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Forget about the smiling. Speaking Greek would be more useful
‘We have the smile of satisfaction, happiness, success; the smile of fun, hospitality and service. There are so many different smiles but they all start from yours. Join the change of hospitality. Show the brighter side of Cyprus!’
This is part of a new campaign by the Cyprus Tourism Organisation (CTO) to promote professionalism in all aspects of the tourist industry. Not a bad idea as our tourism industry definitely needs a major facelift and this may be a step in the right direction.
However, they seem to overlook what I, as a local, find irritating to say the least.
Recently I was holidaying for a few days at a hotel in the Famagusta area. On my first morning of lazying on the beach I decided to order a frappe. I called one of the ‘beach waiters’ and placed my order. In a rather rude way as if I had just insulted her intentionally she retorted, ‘English please’. I was gobsmacked!
When I complained to the hotel manager about this he told me that it was impossible to recruit locals as they found such jobs demeaning! With unemployment at 10% (and rising) I find this ridiculous but even if locals are unwilling to fill such jobs some basic Greek language training should have been a must for anybody working in the industry.
Some people will say that English is the most common language and since you were in a tourist area it was to be expected. This may seem a reasonable argument (not that I agree with it) but this language problem is not confined to the tourist areas.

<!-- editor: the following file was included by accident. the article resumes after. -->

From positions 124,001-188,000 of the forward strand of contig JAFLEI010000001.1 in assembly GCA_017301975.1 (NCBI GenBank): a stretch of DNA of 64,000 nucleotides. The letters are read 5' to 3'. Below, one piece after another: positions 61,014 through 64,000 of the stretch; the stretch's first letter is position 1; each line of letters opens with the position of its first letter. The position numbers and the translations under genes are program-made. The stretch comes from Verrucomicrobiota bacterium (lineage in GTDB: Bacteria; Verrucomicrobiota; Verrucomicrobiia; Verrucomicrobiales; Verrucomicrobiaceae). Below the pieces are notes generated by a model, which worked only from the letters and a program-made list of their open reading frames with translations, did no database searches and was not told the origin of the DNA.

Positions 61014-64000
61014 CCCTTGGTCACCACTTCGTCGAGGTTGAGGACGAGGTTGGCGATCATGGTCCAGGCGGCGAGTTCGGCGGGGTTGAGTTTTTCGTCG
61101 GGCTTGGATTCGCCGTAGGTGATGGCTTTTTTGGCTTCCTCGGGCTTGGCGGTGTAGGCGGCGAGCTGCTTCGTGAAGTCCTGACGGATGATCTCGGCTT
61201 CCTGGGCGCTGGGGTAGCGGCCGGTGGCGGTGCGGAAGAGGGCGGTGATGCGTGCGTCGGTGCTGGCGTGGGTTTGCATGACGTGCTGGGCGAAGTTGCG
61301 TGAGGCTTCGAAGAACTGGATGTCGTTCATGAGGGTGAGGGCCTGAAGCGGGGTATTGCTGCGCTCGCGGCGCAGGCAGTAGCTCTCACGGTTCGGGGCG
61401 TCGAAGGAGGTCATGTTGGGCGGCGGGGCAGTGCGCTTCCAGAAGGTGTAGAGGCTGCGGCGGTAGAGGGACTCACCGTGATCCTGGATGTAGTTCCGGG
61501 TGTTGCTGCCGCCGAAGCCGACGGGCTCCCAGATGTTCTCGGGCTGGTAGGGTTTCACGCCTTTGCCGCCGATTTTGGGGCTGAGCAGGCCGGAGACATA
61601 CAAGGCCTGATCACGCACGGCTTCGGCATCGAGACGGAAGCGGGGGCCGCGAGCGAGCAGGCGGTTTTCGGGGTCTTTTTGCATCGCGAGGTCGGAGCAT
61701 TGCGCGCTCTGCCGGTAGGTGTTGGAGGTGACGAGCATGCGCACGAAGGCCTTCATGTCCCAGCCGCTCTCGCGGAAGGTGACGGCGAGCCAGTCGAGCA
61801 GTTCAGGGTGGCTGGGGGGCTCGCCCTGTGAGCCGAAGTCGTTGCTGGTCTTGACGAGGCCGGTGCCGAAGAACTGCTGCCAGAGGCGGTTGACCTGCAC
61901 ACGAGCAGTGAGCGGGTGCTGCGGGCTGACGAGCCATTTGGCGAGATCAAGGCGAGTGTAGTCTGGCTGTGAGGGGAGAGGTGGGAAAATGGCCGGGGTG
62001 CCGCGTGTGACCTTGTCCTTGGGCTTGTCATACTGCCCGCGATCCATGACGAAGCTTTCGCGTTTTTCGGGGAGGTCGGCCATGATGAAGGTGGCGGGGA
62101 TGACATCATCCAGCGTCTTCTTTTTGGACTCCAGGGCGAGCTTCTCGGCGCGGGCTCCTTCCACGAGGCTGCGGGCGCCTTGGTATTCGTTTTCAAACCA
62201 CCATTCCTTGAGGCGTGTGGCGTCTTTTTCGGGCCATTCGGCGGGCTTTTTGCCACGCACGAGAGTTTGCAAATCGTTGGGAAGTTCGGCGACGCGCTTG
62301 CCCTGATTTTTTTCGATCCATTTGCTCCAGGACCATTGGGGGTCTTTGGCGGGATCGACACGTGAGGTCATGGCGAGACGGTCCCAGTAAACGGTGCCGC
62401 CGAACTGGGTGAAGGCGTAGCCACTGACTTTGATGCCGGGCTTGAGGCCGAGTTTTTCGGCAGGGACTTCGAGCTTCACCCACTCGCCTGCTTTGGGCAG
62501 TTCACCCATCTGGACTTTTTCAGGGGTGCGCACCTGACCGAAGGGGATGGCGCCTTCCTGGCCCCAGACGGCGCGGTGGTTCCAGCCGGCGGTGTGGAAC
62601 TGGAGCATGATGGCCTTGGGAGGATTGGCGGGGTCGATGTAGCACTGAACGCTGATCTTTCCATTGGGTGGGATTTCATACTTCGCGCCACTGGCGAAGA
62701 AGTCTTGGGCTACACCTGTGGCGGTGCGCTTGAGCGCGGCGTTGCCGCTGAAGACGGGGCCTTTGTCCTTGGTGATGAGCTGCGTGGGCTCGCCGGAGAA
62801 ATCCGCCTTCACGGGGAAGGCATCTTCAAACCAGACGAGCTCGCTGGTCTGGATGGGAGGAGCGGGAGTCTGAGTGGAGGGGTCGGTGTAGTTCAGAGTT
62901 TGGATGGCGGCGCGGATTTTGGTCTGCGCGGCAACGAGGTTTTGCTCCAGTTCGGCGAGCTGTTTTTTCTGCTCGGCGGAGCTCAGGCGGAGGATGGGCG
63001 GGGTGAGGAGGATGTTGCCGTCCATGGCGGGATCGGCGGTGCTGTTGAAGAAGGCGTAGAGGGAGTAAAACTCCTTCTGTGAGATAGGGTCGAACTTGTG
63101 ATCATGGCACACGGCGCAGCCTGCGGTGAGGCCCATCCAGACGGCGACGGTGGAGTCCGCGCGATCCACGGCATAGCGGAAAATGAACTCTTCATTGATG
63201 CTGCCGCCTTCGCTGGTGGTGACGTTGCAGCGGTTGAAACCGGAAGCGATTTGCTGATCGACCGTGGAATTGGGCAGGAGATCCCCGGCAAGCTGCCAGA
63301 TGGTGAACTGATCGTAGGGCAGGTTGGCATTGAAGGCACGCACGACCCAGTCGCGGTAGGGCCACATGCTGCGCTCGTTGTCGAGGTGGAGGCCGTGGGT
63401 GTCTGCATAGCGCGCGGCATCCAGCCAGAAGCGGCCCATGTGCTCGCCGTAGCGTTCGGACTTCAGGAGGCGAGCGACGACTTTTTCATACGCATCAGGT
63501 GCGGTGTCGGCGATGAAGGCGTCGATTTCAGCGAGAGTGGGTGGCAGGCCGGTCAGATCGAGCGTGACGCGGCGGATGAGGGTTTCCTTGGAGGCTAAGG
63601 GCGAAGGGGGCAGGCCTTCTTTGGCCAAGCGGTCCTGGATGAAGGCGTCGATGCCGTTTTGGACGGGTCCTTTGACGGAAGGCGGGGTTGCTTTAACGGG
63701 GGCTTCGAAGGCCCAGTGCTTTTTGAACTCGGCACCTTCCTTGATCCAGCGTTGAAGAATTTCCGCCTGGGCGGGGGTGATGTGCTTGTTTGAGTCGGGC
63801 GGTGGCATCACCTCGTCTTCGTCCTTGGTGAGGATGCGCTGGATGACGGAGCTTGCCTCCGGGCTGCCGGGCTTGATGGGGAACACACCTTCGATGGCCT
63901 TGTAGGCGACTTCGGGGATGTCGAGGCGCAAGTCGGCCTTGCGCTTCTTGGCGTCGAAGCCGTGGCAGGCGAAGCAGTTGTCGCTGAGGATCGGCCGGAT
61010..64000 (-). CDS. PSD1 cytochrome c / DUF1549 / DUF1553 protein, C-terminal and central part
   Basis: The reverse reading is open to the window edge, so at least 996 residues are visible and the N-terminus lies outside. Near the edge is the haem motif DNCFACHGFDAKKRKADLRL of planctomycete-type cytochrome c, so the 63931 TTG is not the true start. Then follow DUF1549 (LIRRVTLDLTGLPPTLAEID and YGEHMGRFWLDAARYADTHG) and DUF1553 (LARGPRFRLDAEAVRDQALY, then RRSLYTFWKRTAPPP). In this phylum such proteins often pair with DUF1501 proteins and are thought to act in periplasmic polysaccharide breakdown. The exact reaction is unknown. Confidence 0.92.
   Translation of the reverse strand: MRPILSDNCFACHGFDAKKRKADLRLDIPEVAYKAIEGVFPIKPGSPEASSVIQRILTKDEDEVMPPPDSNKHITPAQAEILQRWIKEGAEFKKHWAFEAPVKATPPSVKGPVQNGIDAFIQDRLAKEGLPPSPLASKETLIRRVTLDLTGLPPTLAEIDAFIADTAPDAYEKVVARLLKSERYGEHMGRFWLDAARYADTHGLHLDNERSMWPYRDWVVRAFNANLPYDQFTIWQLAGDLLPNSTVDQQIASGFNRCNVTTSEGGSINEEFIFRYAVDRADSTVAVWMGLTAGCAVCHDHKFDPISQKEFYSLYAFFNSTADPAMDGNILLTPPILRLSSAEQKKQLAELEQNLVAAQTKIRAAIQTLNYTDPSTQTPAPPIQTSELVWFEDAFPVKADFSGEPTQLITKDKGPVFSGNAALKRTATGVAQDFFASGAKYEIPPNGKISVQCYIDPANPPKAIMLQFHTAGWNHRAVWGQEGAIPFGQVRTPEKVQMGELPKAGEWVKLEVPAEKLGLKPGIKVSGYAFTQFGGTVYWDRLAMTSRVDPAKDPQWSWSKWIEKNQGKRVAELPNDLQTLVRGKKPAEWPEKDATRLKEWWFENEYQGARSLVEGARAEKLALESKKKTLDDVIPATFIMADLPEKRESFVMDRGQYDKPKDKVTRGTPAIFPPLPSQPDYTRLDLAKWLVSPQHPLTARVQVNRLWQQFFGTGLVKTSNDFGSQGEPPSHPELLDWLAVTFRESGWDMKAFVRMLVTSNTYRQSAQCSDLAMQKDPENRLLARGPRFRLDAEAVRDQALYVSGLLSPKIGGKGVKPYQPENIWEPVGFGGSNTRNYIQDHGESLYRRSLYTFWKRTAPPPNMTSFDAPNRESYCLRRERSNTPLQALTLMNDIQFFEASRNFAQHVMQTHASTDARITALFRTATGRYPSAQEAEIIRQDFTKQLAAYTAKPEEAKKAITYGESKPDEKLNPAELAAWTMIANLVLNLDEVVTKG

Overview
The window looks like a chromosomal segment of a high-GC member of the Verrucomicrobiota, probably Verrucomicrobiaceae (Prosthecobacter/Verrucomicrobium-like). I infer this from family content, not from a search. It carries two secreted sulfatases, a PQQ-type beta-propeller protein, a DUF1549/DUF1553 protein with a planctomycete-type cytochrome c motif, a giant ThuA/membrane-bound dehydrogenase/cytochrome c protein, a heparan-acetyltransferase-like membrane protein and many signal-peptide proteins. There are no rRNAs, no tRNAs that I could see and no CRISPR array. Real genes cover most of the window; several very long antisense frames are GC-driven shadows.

Last Sunday I had gone with my son to a well-known restaurant in Nicosia where 99% of its customers are locals. Our waiter did not speak a word of Greek. We would order in Greek and he would reply in English pointing his finger on the menu to make sure of what we ordered. Yesterday I was at the pool of one of the capital’s hotels with some friends, only this time our pool waiter was not very proficient in English either, so we resorted to a combination of Greenglish and sign language.
When this did not work either, one of us had to go to the Pool Bar to place our rather complicated order of a couple of frappes and ice-tea!
I am no racist but when you are in your own country and you have to speak another language to get a drink I find this insulting. Imagine going to a pub in London and you order a pint of lager, only for the Spanish bartender to tell you ‘Spanish please’. Last month I was on a Greek island (Spetses) and I did not have to utter one word of English. All involved in the tourist sector on the island were Greeks from the waiters to the pool assistants to the guides, even the people washing the dishes in the restaurant kitchens!
CTO should at least demand that those working in the leisure industry have a basic knowledge of Greek, and then they can smile all they want.